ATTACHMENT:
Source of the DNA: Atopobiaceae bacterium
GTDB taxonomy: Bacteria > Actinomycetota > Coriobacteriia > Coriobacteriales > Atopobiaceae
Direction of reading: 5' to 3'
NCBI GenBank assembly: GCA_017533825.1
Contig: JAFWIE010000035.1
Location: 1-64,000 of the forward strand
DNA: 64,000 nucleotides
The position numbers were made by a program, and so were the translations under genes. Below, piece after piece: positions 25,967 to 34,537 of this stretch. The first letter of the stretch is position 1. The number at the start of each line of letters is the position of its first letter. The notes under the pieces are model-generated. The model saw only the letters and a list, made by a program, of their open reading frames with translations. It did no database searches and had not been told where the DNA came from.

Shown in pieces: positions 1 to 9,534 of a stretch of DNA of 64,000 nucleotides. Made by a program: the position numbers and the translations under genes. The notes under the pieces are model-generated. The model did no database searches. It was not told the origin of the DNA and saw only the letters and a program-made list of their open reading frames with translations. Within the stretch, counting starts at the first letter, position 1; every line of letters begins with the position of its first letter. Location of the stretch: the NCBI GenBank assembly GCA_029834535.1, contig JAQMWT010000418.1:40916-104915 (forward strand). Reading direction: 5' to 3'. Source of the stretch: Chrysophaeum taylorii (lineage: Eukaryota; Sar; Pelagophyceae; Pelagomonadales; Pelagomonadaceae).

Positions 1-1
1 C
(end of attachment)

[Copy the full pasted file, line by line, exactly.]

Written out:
Source of the DNA: Atopobiaceae bacterium
GTDB taxonomy: Bacteria > Actinomycetota > Coriobacteriia > Coriobacteriales > Atopobiaceae
Direction of reading: 5' to 3'
NCBI GenBank assembly: GCA_017533825.1
Contig: JAFWIE010000035.1
Location: 1-64,000 of the forward strand
DNA: 64,000 nucleotides
The position numbers were made by a program, and so were the translations under genes. Below, piece after piece: positions 25,967 to 34,537 of this stretch. The first letter of the stretch is position 1. The number at the start of each line of letters is the position of its first letter. The notes under the pieces are model-generated. The model saw only the letters and a list, made by a program, of their open reading frames with translations. It did no database searches and had not been told where the DNA came from.

Shown in pieces: positions 1 to 9,534 of a stretch of DNA of 64,000 nucleotides. Made by a program: the position numbers and the translations under genes. The notes under the pieces are model-generated. The model did no database searches. It was not told the origin of the DNA and saw only the letters and a program-made list of their open reading frames with translations. Within the stretch, counting starts at the first letter, position 1; every line of letters begins with the position of its first letter. Location of the stretch: the NCBI GenBank assembly GCA_029834535.1, contig JAQMWT010000418.1:40916-104915 (forward strand). Reading direction: 5' to 3'. Source of the stretch: Chrysophaeum taylorii (lineage: Eukaryota; Sar; Pelagophyceae; Pelagomonadales; Pelagomonadaceae).

Positions 1-1
1 C